And it wouldn't be the first time a corporation is duplicitous, that's for sure. I don't personally think this was done on purpose, but I wouldn't be surprised if it was.


Having just spent time overnight dealing with customer pain I can assure that we do care about customer happiness and talk about it every day.


If you feel like you need to defend them from the accusation that they're doing marketing, it means they're really good at marketing.


I lost some pennies in my couch one time and I didn't go looking for them or even really regret their loss. This would be analogous to this situation, if Amazon had lost 100s of thousands of dollars.


You are HN as well. Don't be so dismissive.


Thousands of dollars for probably hundreds of millions made in the next few years because of this one simple trick.

This is actually quite a common tactic I've seen other ecommerce stores do around Black Friday. It's also highly illegal, but I guess the companies don't worry too much about it because they don't think the gov agencies can prove it was anything but a mistake. Some companies repeat this trick every 3 years or so. And yes, they do get a ton of media for it every single time.


I see it more as people rationalizing their own decision to take advantage of such an obvious mistake.


How much is the total press worth?


It's most likely a mistake this year. Used to work for an online retailer. With my experience, at any moment there's always several items with really terrible pricing mistakes that we probably have to honor.


This is my guess. Prime Day loses its allure if word gets out that the low prices aren’t being honored, so they eat it.

My wife is a buyer for B&M retail, pricing issues like this happen a lot. In her space, it’d probably take a week to fix.


Happen a few years ago at our local Walmart, a solar kit (panel, battery and invertor) for $999.99 was priced at $99.99 - even the cash registers showed that price. I found out about them when one of the guys at work bought two of them. By the time I arrive at the store later that day all the kits were gone and the price was corrected on the store's computer too.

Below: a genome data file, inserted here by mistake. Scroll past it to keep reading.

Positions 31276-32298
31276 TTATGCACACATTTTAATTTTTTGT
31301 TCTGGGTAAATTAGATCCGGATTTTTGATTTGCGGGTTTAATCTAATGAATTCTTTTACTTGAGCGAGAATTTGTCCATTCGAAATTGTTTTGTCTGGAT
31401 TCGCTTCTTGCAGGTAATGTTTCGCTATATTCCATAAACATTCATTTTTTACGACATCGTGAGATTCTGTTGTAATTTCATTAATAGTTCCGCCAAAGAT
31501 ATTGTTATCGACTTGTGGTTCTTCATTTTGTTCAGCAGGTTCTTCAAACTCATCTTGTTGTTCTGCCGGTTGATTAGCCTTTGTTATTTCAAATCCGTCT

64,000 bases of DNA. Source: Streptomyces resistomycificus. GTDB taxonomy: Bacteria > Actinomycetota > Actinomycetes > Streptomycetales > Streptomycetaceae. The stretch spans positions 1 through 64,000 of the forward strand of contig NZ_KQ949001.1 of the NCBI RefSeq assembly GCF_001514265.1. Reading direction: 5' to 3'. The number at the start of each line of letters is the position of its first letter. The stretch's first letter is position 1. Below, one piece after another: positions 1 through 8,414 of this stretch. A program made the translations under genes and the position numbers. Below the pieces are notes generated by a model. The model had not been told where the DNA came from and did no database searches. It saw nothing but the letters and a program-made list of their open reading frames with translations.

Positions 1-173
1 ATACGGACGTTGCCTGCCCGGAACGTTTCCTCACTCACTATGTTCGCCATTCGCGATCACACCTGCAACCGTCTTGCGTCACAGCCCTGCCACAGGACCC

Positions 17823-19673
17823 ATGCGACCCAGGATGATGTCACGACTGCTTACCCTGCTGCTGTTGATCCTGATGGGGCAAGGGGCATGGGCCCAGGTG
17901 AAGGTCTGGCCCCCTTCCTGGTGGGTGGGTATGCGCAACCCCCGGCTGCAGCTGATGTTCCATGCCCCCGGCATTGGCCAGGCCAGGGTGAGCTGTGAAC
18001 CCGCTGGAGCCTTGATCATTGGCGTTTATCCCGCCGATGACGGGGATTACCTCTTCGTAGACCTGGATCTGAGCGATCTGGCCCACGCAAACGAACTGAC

Or some employees had some fun as part of the Amazon protests.


My first thought was “next year i have to dig into all of amazon’s offering to find such ‘mistakes’”. It immediately had the effect of gaining me as a new customer. Excellent marketing indeed!


I was thinking this exactly. How much would that kind of advertising cost?

And the money essentially goes to their customers rather than an advertising agency.


Exactly. The funny thing is: It's basically the same thing as the "prime day" itself.

Provide stuff at a price point no one can compete - do this just good enough to hook people and keep the thought in their heads to buy at your place.

Not totally reasonable when thinking it through but that's just marketing of people who know how the human psyche works.

@amzn marketing: well done.


Ding! Ding! Ding! This feels like the right explanation. And if not, I am going to use it for future marketing efforts.


The Klein effect strikes again!

> I need to coin a term for this concept, I see it on every Hacker News thread once it reaches a certain size. It is the attribution of the topic to some nefarious intention of a dude in marketing. Once you start noticing it you can't unsee.

> Intel fires their CEO? It's a PR stunt.

> Startup abandons Europe due to GDPR? PR STUNT!

> AlphaZero beats professionals at Dota 2? You guessed it, it's just PR for oligarchy parent Alphabet.

> I see this so often now it's becoming humorous. As if some how this being all about PR explains everything. It doesn't explain anything! Although I'm sure Bill over in marketing loves that he has subsumed the historical role of deity in explaining the unknown.

[1] https://news.ycombinator.com/item?id=17499447


My thought exactly, especially since they didn't cancel it.


Astute assessment.